Should our factual understanding of the world influence our normative theorising about it? G.A. Cohen has argued that our ultimate normative principles should not be constrained by facts. Many others have defended or are committed to various versions or subsets of that claim. In this paper I dispute those positions by arguing that, in order to resist the conclusion that ultimate normative principles rest on facts about possibility or conceivability, one has to embrace an unsatisfactory account of how principles generate (...) normative political judgments. So political theorists have to choose between principles ostensibly unbiased by our current understanding of human motivation and political reality, or principles capable of reliably generating political judgments. I conclude with wider methodological observations in defence of the latter option, and so of a return to political philosophy’s traditional blend of normative and descriptive elements. (shrink)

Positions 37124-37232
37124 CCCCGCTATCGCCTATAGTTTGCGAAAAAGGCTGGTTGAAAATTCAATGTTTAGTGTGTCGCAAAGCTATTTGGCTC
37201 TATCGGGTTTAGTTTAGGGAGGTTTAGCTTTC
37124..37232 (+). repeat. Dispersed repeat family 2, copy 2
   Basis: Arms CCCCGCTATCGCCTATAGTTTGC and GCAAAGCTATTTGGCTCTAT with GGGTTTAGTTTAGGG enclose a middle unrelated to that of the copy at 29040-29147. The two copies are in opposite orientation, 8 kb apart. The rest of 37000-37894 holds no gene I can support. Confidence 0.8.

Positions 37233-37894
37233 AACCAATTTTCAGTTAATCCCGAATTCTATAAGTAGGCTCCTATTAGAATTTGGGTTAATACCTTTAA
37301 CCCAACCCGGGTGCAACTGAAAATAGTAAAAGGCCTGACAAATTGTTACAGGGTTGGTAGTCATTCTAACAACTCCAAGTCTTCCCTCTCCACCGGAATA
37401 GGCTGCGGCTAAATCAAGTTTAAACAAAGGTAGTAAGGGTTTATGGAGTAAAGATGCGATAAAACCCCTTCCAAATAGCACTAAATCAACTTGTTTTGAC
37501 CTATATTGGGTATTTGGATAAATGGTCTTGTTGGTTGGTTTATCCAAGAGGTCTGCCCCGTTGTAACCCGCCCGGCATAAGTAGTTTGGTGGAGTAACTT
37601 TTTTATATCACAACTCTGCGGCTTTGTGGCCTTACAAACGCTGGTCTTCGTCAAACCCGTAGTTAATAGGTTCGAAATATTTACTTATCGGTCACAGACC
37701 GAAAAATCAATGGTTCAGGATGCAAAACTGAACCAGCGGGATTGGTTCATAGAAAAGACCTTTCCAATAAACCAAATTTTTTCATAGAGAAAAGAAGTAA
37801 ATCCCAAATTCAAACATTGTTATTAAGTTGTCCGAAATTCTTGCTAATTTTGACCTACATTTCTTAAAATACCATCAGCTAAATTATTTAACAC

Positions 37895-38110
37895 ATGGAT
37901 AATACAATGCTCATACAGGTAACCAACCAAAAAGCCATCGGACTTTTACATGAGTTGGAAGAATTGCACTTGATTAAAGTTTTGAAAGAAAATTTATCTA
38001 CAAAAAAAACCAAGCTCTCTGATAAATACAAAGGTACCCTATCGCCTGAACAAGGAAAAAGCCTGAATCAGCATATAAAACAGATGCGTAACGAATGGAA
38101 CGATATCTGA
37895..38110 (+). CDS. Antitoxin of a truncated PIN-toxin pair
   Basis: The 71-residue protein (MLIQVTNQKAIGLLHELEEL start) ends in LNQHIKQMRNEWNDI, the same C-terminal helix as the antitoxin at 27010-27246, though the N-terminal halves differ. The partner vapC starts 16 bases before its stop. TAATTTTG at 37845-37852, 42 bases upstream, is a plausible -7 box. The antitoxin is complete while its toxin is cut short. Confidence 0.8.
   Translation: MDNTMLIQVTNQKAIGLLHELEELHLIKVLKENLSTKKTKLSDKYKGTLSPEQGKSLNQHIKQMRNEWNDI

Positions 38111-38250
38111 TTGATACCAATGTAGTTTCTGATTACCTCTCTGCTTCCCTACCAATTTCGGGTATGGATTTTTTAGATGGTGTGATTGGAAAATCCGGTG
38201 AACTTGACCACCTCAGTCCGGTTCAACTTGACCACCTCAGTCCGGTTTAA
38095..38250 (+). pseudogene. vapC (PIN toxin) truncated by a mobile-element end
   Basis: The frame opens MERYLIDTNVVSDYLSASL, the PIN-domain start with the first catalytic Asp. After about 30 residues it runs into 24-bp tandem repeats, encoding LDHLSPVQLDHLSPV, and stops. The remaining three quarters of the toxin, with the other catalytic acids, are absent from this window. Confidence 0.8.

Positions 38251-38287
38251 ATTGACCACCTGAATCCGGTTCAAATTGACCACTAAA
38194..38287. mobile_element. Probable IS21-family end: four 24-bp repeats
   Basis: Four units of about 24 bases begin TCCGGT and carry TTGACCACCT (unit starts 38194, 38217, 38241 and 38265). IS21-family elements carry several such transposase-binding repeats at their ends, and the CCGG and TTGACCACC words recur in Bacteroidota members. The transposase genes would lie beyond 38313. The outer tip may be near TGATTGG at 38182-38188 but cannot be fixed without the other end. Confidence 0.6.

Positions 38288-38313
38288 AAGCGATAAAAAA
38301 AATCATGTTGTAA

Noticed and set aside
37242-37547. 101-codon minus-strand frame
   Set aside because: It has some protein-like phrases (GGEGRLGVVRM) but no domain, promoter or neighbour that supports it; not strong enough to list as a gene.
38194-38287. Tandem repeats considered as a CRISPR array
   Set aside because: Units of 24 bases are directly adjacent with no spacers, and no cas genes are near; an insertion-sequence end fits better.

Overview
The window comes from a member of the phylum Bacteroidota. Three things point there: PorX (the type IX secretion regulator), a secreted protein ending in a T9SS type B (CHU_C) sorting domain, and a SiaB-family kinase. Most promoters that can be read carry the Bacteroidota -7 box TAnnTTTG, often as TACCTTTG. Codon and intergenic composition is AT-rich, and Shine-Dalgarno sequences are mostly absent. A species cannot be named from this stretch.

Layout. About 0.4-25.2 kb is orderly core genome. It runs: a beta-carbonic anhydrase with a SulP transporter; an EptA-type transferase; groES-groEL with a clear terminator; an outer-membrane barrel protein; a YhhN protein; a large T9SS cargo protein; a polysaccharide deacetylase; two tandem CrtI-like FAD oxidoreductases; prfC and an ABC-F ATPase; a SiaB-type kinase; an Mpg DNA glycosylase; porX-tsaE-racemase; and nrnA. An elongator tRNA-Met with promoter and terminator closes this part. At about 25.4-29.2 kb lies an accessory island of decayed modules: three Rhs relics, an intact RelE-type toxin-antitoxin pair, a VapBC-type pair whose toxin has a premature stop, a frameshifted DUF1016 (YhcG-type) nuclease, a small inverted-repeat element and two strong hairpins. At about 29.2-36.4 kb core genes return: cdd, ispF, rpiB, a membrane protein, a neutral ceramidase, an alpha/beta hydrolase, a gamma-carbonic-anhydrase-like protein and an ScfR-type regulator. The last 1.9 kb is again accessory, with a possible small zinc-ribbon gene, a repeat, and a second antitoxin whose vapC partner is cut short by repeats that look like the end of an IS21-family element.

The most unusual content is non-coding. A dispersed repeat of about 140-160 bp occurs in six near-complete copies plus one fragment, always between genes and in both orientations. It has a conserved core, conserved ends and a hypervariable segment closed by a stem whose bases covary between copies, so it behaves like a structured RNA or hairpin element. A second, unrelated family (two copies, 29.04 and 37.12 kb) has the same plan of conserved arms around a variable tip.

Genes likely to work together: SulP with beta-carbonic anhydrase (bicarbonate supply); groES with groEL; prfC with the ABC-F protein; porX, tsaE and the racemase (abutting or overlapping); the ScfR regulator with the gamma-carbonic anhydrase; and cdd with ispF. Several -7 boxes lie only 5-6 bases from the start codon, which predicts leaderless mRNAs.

Since Saul Kripke’s influential work in the 1970s, the revisionary approach to semantic paradox—the idea that semantic paradoxes must be solved by weakening classical logic—has been increasingly popular. In this paper, we present a new revenge argument to the effect that the main revisionary approaches breed new paradoxes that they are unable to block.
This paper argues that Deonna and Teroni's attitudinal theory of emotions faces two serious problems. The first is that their master argument fails to establish the central tenet of the theory, namely, that the formal objects of emotions do not feature in the content of emotions. The second is that the attitudinal theory itself is vulnerable to a dilemma. By pointing out these problems, our paper provides indirect support to the main competitor of the attitudinal theory, namely, the perceptual theory (...) of emotions. (shrink)